Automatic Detection of Cyberbullying to Make Internet a Safer Environment

Automatic Detection of Cyberbullying to Make Internet a Safer Environment

Ana Kovacevic (University of Belgrade, Serbia) and Dragana Makajic-Nikolic (University of Belgrade, Serbia)
Copyright: © 2017 |Pages: 15
DOI: 10.4018/978-1-5225-0988-2.ch002


The Internet has become an inevitable form of communication, which enables connections with colleagues, friends, or people with similar interests, regardless of physical barriers. However, there is also a dark side to the Internet, since an alarming number of adolescents admit they have been victims or bystanders of cyberbullying. In order to make the Internet a safer environment, it is necessary to develop novel methods and software capable of preventing and managing cyberbullying. This chapter reviews existing research in dealing with this phenomenon and discusses current and potential applications of text mining techniques for the detection of cyberbullying.
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Bullying is not a new phenomenon, since it has existed since ancient times. However, it has acquired a novel dimension with the rise of a new environment – the Internet, and has developed a new form known as cyberbullying. Cyberbullying is a unique phenomenon associated with the use of electronic communication technologies, representing an instrument for threatening, embarrassing or socially excluding another person (Hinduja & Patchin, 2008). Bullying in the cyber environment is much crueller and more dangerous than “traditional” forms of bullying which take place in the real world. The reasons for that are primarily certain aspects of the web: persistence, the ability to search and copy, and invisible audiences (Boyd, 2007). Because of web persistence the victim is unable to hide anywhere, since the audience is not confined to the room, school yard or street, but a large online community.

Two basic characteristics of cyberspace are dominant for cyberbullying: anonymity in cyberspace and better control of social interaction in the cyber world (Dempsey, Sulkowski, Dempsey & Storch, 2011). Creating a new identity online is very easy, and can be done in a few minutes without the true identity being checked. The anonymity of the bully is enabled through the Internet. Most (84%) cyber bullies know the identity of their victims, while only 30% of cyber victims can identify the perpetrators (Ybarra & Mitchell, 2004). Another peculiarity of cyberbullying is better control of social interaction in the cyber world. Abusers can choose when they want to harass their victim, how (through which medium), and whether they wish to bully in front of an audience.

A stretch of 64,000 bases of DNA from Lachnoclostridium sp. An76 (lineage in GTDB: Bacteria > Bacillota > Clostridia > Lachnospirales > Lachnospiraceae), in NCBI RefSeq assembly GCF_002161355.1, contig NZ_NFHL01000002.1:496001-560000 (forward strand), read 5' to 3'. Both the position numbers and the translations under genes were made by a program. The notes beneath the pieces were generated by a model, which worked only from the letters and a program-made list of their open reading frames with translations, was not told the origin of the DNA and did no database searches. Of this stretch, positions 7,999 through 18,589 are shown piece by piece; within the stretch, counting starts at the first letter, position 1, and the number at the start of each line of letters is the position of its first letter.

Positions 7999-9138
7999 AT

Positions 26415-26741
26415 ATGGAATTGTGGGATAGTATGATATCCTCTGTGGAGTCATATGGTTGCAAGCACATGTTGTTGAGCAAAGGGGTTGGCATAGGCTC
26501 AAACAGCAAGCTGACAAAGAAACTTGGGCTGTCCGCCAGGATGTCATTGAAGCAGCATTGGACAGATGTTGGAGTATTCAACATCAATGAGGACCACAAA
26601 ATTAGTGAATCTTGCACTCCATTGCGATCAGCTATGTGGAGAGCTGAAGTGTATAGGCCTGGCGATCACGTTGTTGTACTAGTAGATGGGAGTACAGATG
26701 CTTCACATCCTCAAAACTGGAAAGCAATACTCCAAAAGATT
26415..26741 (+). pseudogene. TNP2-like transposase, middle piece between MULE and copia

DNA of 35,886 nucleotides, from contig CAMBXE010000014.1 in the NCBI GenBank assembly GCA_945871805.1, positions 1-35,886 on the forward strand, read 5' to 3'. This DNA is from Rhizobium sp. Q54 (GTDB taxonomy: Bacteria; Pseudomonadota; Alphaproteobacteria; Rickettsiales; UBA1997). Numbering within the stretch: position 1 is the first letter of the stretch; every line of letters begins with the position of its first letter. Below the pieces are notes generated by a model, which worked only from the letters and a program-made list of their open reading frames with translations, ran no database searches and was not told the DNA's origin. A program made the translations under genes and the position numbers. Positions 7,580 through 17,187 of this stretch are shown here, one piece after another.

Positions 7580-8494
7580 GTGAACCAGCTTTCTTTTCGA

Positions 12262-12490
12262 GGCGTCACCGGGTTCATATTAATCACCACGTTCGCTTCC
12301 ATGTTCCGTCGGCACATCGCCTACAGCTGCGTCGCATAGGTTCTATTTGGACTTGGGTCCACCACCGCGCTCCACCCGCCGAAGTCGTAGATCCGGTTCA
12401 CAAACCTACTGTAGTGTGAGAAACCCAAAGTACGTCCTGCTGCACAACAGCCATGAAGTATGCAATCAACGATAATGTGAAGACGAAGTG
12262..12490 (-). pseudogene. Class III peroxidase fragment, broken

In addition, along with greater control of social interactions and added anonymity, some pupils who have lower levels of aggression in the physical environment may behave aggressively in cyberspace (Dempsey et al., 2011). Cyberbullying detection is exacerbated by the fact that victims do not inform their parents or officers in schools because they fear that the use of their phone (at school) or ability to use the Internet (at home) (Agatston, Kowalski & Limber, 2007) may be denied to them (Williams & Guerra, 2007). Ybarra et al. (2007) found that 64% of pupils who were victims of cyberbullying (or were cyber bullied), reported that they were also ”traditionally” bullied at school.

Dempsey et al. (2011) discovered that the majority of adolescents do not want to share the potential threats with adults, regardless of whether they are naive in relation to the risks in cyberspace or intentionally engaged in risky behaviour without supervision. Hence, it would be useful to inform parents about the features of new media and encourage them to supervise the way their child uses the Internet.

The main participants in the cyberbullying process are:

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